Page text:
Negotiations for independence resulted in the 1962 constitution that gave Buganda a federal status, the kingdoms of Ankole, Bunyoro, Busoga and Toro a semi-federal status and the rest a unitary status. For this reason, Uganda was neither a monarchy nor republic. The Queen remained the head of state until 1963. Uganda was simply known as “The Sovereign State of Uganda”, sowing the seed for potential conflict, leading to the 1966/67 constitutional and political crisis.

Nilotic domination of Uganda politics

Contrary to popular belief, Bantu have played a minor role in Uganda politics. Ignatius Musazi the founder of Uganda National Congress (UNC) from Bantu group was eased out when a breakaway group led by Nilotic Obote joined with Uganda People Union (UPU) to form UPC in 1960. Ben Kiwanuka leader of DP from Bantu group was eased out when UPC and KY formed a coalition that formed the first post-independence government with Nilotic Obote as executive prime minister.

Internal politics within UPC were led by Nilotic Ibingira from Ankole (Ibingira group) against Nilotic Obote from Lango (Obote group). At the Gulu UPC conference in 1964 Nilotic Obote and Nilotic Ibingira worked together and ousted Kakonge from Bantu group as secretary general of UPC.

The 1966/67 political and constitutional crisis was triggered largely by the feud between Nilotic Ibingira as secretary general of UPC and Nilotic Obote as president of UPC.

Nilotic Obote was overthrown by Nubian Amin also close to Nilotic group whose ancestors came from South Sudan. With Amin out of the way, the fight was between Nilotic Museveni and Nilotic Obote. Nilotic Museveni worked with Nilotic Bazilio Okello to overthrow Nilotic Obote from power. Nilotic Bazilio and Nilotic Tito Okello overthrew Nilotic Obote from Power in July 1985 and they too were overthrown by Nilotic Museveni in 1986. Since 1986 Nilotic Museveni has been battling Nilotic Kony in northern Uganda and Congo forests.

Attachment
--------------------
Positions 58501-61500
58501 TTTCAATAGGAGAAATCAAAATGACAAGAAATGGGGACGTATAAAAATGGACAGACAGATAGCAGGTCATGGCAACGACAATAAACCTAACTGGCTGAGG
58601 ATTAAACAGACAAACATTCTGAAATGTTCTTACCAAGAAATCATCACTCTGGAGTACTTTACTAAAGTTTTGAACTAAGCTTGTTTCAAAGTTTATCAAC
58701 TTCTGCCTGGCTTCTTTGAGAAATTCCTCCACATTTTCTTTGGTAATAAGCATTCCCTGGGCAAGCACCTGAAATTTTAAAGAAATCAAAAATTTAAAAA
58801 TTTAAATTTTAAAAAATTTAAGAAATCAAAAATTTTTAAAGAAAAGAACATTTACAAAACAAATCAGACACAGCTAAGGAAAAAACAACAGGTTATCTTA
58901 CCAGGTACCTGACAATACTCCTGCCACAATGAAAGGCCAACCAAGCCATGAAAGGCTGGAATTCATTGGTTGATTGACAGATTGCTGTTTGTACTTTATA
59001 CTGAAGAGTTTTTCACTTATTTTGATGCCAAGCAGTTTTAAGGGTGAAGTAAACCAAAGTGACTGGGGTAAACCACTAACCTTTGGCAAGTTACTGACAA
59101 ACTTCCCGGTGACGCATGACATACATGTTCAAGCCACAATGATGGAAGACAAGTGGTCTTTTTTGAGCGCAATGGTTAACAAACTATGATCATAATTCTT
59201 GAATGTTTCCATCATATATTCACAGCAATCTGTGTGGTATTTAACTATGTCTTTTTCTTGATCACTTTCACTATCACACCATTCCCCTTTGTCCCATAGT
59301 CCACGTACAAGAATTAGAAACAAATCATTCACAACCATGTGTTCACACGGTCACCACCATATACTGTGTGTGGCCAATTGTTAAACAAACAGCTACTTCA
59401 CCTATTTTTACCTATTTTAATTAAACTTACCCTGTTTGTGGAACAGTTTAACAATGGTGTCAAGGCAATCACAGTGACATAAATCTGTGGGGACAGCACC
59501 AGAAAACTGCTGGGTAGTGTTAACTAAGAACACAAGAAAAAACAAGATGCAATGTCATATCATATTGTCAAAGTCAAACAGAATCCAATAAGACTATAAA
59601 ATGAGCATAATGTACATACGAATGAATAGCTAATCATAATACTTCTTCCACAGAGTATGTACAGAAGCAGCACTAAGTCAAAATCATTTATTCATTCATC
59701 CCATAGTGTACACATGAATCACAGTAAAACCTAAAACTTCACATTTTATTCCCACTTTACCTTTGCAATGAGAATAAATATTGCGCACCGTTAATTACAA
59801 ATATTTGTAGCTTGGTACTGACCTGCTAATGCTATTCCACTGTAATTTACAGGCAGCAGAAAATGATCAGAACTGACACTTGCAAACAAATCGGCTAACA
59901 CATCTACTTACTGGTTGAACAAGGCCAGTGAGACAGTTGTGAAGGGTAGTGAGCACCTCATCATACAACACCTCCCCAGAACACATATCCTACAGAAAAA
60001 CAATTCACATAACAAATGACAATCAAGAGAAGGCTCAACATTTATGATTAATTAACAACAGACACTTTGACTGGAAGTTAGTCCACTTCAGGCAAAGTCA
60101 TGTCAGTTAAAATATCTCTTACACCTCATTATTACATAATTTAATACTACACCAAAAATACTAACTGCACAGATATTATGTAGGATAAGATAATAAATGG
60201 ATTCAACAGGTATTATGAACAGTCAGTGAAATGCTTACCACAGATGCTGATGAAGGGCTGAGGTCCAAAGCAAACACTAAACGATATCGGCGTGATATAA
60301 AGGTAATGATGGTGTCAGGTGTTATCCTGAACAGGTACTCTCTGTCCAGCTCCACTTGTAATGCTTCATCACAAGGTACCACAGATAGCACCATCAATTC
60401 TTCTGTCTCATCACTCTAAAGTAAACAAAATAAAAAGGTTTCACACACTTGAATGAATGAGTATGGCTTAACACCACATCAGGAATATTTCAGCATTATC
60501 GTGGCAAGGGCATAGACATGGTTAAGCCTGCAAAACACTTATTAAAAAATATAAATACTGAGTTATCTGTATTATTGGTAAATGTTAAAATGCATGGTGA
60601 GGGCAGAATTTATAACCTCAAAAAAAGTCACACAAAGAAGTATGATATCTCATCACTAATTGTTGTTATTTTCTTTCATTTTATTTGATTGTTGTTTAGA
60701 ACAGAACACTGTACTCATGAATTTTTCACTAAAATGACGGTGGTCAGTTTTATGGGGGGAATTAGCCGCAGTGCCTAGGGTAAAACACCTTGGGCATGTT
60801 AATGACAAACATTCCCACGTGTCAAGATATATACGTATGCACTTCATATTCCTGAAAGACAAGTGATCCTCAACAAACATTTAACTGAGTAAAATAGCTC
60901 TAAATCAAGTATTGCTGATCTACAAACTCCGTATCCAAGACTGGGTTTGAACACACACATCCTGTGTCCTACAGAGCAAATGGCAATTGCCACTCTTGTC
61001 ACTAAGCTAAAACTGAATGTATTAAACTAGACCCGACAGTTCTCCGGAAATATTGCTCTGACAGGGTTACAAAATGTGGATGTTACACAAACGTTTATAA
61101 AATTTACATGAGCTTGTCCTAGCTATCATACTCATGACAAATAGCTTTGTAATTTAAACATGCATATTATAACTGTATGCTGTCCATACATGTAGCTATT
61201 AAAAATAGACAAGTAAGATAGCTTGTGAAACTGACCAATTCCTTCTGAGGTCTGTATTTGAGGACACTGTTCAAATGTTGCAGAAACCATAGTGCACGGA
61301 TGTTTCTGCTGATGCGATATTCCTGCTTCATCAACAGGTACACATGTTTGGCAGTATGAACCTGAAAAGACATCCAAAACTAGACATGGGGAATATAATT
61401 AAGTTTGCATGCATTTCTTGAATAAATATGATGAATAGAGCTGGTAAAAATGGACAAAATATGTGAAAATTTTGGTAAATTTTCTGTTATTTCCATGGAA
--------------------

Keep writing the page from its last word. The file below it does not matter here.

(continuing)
Intensification of Tutsi rule

Since before he became president, Museveni has worked hard to recruit and promote Tutsi in all branches of Uganda society. Because of numerical inferiority of Tutsi people, they have decided to use their Tutsi women into political marriage with influential Bantu people and tutsify them so they promote Tutsi interests. The Tutsi interests include finding land in Uganda to settle Tutsi from densely settled Great Lakes region. That is why Museveni has regularly preached liberal immigration policy and that Uganda has plenty of unutilized arable land to convince Ugandans that more people won’t be a problem although Ugandans at the same time are being advised to practice birth control because there is no more land for population expansion. Uganda is now firmly under the control of minority Tutsi. This has been done in part by keeping Bantu in the diaspora and marginalizing or retrenching Bantu from the public service.